Somewhere around 30 miles into the Vermont 100 I was running with and enjoying the company of a fifty-five-year-old woman, Sue from New Jersey. We were both behind schedule and not feeling we would make it in under 24 hours. But why, I asked. My energy was good, I was well hydrated, I was keeping up with my electrolytes, I had no foot issues and no chafing, my stomach felt great. She hit the nail on the head, saying "we expect to be able to run like we used to without training like we used to." How true.
After letting go of any time goals the miles became a lot more fun. I didn't care who was ahead of me and who was behind me. I took in the scenary. I talked to people on the trail. I talked to volunteers and spectators along the way. At the crew stations I took my time to get what I needed and check in with Kevin. I actually started feeling better and better as I went. I left Margaritaville and started up the long steep climb. I was feeling great and passing runner after runner. Then we came to a slight downhill. I took a few running steps and both quads literally froze up on me. I've heard people talk about this happening from running too hard on the downhills, but never experienced it myself before.
Eventually I staggered/tip-toed/shuffled into Brownsville, at around the 65 mile point. I plunked down into a chair and told the aid station workers, "My quads are shot. I think I have to stop." A British woman held her beer out to me and said, "A few sips of bitters will cure you." I didn't take her up on it. I sat and thought for a while. It was only 5 more miles to Ten Bear, where Kevin and Bob N. were waiting for me. Might as well shuffle on in that far. I checked and saw I still had a light in my pack. It was still early, but I could barely walk so I knew it would take a while. I thanked the kind volunteers and told them I could make it to Ten Bear. They looked doubtful, but cheered me on.
Baby step after baby step I traveled on. People I had passed earlier started streaming by, then people I had never seen all day started passing. They all slowed down for a few steps to make sure I was going to be OK. There came a point where I just didn't think I would be able to keep walking, it hurt too bad. I found a little clearing on the side of the trail and was trying to figure out how to lower myself into a sitting position, when I heard a vehicle coming up the trail. Very unlikely, as this was a washed out ATV trail, but there it was, a pick up truck! It was manned by two young guys, one driving and one standing in the back hanging glow sticks. I really didn't even have to ask, they just pulled up beside me and the driver pushed open the passenger side door. The kid in the back asked if I needed help getting in. I declined and somehow slithered onto the seat. The driver explained that they normally used an ATV for this section, but it had broken down. This was followed by a wild ride through the woods and gravel roads, 50 miles per hour for 200 - 400 yards, skid to a stop, guy in the back yells, "all set" and on to the next likely branch. We bottomed out a few times, I think we got a little air coming off rocks a couple of times, but we made it back to Ten Bear in one piece.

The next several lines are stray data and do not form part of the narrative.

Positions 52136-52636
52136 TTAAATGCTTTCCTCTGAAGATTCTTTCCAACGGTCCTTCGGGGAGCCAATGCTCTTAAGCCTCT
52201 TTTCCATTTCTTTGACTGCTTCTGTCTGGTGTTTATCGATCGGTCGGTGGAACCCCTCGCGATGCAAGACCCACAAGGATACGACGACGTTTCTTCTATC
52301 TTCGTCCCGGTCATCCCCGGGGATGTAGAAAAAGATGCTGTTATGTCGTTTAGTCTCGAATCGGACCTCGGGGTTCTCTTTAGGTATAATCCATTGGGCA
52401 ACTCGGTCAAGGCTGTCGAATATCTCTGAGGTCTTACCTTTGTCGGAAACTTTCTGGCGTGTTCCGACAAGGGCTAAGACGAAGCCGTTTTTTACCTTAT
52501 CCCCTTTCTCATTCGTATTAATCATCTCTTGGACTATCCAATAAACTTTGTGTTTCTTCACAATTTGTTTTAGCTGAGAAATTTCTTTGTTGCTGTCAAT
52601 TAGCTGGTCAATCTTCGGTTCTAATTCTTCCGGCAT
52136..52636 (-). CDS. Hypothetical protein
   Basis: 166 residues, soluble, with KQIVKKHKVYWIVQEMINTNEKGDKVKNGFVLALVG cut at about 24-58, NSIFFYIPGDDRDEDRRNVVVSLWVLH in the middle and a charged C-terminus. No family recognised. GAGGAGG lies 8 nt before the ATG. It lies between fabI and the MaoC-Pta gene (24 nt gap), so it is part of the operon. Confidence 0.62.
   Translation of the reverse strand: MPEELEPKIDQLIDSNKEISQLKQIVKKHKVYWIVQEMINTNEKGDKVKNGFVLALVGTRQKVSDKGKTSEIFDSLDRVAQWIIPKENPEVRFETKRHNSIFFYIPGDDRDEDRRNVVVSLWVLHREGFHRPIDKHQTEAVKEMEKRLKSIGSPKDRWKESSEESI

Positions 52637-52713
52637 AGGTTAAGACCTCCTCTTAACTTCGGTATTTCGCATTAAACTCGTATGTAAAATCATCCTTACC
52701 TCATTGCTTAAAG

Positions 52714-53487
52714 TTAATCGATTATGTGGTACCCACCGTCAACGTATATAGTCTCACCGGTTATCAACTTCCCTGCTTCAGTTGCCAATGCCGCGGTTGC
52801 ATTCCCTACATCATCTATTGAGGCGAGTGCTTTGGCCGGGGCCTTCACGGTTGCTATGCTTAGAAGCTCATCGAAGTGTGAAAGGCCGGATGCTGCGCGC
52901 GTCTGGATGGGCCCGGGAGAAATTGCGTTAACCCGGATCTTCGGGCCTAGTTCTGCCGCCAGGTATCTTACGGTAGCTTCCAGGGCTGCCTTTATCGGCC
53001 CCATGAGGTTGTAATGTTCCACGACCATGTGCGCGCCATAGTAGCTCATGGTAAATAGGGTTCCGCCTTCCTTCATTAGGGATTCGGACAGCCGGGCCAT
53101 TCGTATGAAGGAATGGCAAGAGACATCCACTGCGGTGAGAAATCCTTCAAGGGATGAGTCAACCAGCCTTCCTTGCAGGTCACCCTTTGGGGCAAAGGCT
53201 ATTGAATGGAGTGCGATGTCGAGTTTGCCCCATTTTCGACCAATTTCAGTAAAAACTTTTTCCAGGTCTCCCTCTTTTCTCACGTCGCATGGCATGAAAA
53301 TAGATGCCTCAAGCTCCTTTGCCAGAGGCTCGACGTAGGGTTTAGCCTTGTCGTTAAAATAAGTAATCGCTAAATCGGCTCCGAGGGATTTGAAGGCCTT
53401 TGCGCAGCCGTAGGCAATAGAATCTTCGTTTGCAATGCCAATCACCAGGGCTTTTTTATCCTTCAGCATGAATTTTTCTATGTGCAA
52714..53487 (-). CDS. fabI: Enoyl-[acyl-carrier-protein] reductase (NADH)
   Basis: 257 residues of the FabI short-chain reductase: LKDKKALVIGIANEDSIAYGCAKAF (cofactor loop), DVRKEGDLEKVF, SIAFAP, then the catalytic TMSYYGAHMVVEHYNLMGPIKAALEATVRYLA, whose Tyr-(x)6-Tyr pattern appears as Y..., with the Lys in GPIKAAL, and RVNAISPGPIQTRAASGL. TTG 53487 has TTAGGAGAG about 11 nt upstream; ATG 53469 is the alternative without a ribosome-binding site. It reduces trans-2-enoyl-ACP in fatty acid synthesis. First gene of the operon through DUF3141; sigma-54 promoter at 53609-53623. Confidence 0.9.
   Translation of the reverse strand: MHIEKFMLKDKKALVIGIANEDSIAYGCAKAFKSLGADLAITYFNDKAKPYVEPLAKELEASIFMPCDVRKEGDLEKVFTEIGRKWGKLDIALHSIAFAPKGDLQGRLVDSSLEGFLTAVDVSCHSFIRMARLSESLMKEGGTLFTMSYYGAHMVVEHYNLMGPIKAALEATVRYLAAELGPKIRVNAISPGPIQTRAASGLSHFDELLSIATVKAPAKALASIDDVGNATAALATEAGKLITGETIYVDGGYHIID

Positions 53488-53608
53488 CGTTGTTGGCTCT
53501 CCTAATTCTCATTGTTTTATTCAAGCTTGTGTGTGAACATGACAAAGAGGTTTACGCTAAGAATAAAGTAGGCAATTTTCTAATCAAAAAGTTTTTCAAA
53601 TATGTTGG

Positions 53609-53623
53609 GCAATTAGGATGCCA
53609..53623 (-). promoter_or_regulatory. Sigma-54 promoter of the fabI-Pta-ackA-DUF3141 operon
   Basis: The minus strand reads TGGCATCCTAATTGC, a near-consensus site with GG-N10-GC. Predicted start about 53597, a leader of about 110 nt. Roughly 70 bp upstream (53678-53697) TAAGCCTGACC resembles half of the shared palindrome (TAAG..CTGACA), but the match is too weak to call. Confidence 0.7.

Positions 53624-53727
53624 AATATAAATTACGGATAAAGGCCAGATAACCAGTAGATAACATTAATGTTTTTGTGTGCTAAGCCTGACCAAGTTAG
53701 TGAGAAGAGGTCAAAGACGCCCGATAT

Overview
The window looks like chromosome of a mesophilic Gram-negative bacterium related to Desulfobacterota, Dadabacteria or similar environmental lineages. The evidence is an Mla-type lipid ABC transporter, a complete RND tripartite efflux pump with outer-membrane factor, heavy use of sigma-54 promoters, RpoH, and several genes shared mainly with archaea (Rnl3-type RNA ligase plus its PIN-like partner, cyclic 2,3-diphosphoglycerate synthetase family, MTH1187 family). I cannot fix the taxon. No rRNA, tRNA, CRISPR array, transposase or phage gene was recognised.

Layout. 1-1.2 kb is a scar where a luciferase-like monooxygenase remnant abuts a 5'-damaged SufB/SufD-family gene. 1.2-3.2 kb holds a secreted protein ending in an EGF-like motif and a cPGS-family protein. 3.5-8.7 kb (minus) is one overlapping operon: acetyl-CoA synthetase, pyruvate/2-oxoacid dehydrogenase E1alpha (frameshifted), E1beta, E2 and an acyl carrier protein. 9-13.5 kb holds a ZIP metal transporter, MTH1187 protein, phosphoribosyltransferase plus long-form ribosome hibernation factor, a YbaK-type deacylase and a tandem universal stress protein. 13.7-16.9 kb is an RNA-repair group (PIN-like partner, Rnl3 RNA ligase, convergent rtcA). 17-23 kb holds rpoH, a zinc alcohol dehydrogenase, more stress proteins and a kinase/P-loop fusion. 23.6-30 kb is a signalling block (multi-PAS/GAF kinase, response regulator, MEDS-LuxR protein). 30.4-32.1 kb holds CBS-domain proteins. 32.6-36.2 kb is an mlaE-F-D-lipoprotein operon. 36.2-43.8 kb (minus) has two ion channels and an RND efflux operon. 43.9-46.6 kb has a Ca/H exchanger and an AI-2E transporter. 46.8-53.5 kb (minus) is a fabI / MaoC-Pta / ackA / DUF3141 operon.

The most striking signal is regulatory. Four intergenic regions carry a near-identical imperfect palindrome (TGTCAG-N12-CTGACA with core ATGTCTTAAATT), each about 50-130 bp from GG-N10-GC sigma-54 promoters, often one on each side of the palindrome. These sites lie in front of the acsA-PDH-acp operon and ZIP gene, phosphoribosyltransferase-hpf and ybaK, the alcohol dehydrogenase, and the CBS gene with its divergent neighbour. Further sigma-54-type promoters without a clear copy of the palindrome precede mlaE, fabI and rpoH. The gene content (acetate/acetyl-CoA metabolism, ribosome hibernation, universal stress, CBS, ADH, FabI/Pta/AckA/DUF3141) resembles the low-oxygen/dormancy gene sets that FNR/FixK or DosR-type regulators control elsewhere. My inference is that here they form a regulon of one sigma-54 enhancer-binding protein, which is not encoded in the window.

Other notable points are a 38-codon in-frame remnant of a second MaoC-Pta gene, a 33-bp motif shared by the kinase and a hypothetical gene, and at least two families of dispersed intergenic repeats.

We found someone else for Bob to pace. I'm glad he got a chance to run! Kevin and I hung out at Ten Bear for a while. I couldn't get out of the chair if I wanted to, so it was good to just sit for a while. Then we went back to the tents and slept a while. We watched some of the late finishers come in and attended the Brunch. I didn't feel bad or sad or disappointed. I had fun and learned something from the experience. So that's it for hundred milers for me. I don't and won't train like I need to, so I have no right trying to run them. I think I would like to go back and run the 100K next year, or just volunteer or pace. I love the event and don't want to miss it.
http://www.circumburke.org/ I think Kevin is going to enter the mountain bike division. It should be fun!